How genetics works

22 Comments

  1. Sigmund
    Posted December 9, 2009 at 6:43 am | Permalink

    Isn’t this more like an example of Darwins idea of ‘blending’ ?

    • Posted December 11, 2009 at 7:49 am | Permalink

      This is exactly how genetics doesn’t work…a blue-eyed father and a brown-eyed mother does not produce a child with blue-brown eyes…

  2. Posted December 9, 2009 at 6:58 am | Permalink

    While funny, I plan to use this in teaching as an example of how Mendelian genetics does NOT work.

  3. Kassul
    Posted December 9, 2009 at 7:30 am | Permalink

    Could be that the alleles for vertical bars(or not) and horizontal bars(or not) occupy different loci Zen Faulkes?

    So if they’re heterozygous and had the Totally Overdone 4 kids that all fit nicely into their slots they might have this kid with a crosshatching of sorts, another kid with just verticals, one with horizontals and one with a white shirt?

    Someone should write to these parents and tell them to get cracking on making another 3 babies, wouldn’t want their fashion to send the wrong message eh? 😛

    • Gabi Teren
      Posted December 10, 2009 at 10:12 am | Permalink

      Hahahahaha! Love it.

  4. newenglandbob
    Posted December 9, 2009 at 7:52 am | Permalink

    I learn something new every day. I expected diagonal stripes in alternating colors of mauve and chartreuse.

  5. Sven DiMilo
    Posted December 9, 2009 at 8:14 am | Permalink

    Not “blending,” but rather codominance.
    *shrug* Happens all the time.

    • Tim
      Posted December 9, 2009 at 10:30 pm | Permalink

      Oh…I didn’t see that you answered the question before I did. Yep, pretty standard. For the teacher who plans on using this, they should be sure they know this feature crosses.

  6. Sili
    Posted December 9, 2009 at 8:23 am | Permalink

    Looks more biblical to me.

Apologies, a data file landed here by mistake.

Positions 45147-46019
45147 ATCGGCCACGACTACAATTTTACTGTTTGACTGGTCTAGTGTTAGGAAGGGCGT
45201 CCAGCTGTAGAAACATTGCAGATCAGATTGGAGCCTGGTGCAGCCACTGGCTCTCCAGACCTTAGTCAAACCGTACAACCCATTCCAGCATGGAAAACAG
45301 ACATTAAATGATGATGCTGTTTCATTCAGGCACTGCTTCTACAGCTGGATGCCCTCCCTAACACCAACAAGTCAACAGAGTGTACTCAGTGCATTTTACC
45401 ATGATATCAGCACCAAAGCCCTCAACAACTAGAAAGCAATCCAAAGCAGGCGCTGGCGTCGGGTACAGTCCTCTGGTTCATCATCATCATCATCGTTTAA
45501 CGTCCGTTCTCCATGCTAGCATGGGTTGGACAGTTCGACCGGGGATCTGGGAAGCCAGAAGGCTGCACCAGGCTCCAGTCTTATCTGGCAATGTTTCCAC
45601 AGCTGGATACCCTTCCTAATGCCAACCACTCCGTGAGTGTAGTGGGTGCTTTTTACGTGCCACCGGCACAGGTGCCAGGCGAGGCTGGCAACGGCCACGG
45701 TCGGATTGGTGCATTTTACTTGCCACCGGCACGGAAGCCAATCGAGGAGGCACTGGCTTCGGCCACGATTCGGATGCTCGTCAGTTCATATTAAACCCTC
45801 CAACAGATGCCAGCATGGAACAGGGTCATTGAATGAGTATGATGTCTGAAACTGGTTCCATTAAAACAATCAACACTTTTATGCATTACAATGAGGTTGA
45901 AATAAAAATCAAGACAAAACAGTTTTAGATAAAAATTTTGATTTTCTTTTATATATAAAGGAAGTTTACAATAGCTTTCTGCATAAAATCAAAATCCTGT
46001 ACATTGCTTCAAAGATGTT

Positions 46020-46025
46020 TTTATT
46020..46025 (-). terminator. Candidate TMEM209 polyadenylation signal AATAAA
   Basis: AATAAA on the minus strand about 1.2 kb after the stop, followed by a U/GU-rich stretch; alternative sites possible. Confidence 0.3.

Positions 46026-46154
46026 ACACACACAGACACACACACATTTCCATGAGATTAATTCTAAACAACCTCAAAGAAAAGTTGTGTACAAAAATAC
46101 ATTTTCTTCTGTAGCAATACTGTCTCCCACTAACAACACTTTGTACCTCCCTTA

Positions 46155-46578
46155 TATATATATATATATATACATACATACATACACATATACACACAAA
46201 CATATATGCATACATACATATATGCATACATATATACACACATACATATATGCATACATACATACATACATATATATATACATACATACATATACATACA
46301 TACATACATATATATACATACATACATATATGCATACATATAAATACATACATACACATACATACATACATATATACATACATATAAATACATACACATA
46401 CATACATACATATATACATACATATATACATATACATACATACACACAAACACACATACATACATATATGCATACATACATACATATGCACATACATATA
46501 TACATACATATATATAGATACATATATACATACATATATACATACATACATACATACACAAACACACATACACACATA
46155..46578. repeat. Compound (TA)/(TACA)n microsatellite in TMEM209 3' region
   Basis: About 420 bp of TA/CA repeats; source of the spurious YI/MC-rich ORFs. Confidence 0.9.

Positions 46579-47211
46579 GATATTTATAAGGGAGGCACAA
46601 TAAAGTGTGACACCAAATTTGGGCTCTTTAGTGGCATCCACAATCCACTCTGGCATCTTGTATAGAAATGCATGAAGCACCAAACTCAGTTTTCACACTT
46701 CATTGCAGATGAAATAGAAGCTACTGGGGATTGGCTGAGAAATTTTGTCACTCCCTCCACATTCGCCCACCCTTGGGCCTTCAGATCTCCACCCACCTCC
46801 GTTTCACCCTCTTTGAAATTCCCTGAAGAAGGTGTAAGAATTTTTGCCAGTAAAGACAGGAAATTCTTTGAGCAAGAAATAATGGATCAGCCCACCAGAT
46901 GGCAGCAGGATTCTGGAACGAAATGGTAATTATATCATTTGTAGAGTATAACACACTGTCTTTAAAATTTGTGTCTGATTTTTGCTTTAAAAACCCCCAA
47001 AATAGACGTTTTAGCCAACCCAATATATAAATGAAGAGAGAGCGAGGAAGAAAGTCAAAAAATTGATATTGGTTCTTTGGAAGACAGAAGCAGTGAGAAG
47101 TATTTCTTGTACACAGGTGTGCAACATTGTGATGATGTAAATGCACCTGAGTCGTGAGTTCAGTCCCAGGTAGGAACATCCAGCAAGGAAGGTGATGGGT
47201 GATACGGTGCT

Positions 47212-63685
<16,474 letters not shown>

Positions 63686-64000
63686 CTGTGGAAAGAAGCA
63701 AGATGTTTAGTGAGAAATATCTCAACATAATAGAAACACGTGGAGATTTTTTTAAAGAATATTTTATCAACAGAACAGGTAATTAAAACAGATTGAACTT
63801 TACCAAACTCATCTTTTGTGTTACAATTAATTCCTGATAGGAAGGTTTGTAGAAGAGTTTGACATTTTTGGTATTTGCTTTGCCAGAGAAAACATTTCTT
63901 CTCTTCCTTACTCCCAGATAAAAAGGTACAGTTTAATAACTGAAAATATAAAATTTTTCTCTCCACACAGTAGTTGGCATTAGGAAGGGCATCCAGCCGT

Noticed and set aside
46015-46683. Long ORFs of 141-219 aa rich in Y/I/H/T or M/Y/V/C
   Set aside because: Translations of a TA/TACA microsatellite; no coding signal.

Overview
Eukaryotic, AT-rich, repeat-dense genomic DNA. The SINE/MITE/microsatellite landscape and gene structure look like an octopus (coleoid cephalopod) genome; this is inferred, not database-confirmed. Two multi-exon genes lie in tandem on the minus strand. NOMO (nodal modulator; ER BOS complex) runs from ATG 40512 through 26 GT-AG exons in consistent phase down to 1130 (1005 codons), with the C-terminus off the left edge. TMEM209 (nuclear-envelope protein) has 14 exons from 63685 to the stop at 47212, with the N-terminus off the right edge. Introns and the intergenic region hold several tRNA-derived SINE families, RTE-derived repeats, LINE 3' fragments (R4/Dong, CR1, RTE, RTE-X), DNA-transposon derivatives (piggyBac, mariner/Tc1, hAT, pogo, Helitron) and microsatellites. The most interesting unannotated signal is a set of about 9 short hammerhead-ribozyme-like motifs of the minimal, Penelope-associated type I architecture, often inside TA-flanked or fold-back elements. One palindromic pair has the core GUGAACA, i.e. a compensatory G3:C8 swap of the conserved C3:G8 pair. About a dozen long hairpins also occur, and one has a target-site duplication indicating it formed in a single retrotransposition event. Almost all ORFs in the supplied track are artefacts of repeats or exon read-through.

7. lylebot
    Posted December 9, 2009 at 9:39 am | Permalink

    Both parents are carrying the recessive conehead gene?

  8. Posted December 9, 2009 at 10:22 am | Permalink

    And the kid is the transitional form between the two parents?

    How does that work?

    Glen Davidson
    http://tinyurl.com/mxaa3p

  9. Posted December 9, 2009 at 2:47 pm | Permalink

    Das ist genial!

  10. KP
    Posted December 9, 2009 at 5:08 pm | Permalink

    Looks like the kid inherited some recessive alleles for the pants gene somehow.

  11. Posted December 9, 2009 at 5:17 pm | Permalink

    Only the nerdiest of the nerds will get this. 🙂

    (yeah, I did)

  12. Tim
    Posted December 9, 2009 at 10:28 pm | Permalink

    Example of co-dominance perhaps?

  13. Posted December 9, 2009 at 11:16 pm | Permalink

    Psh.. let’s see her explain his little sister – in polka dots!

  14. Dr. Faustini
    Posted December 10, 2009 at 2:05 pm | Permalink

    Should have aborted and cloned…

  15. MadScientist
    Posted December 10, 2009 at 10:23 pm | Permalink

    Oh, OK, I get it. Shouldn’t that be “how some parts of genetics works”?

  16. Posted December 12, 2009 at 7:02 am | Permalink

    The photographer is René Maltête, an ingenious photographer.

  17. Posted December 28, 2009 at 6:52 am | Permalink

    Wow, you’re spreading wrong information. This is exactly how genetics doesn’t work. Check out this post about Mendelian genetics to understand how it really works.

    Pablo

  18. Posted March 13, 2010 at 8:51 pm | Permalink

    brilliant stuff LOL!!


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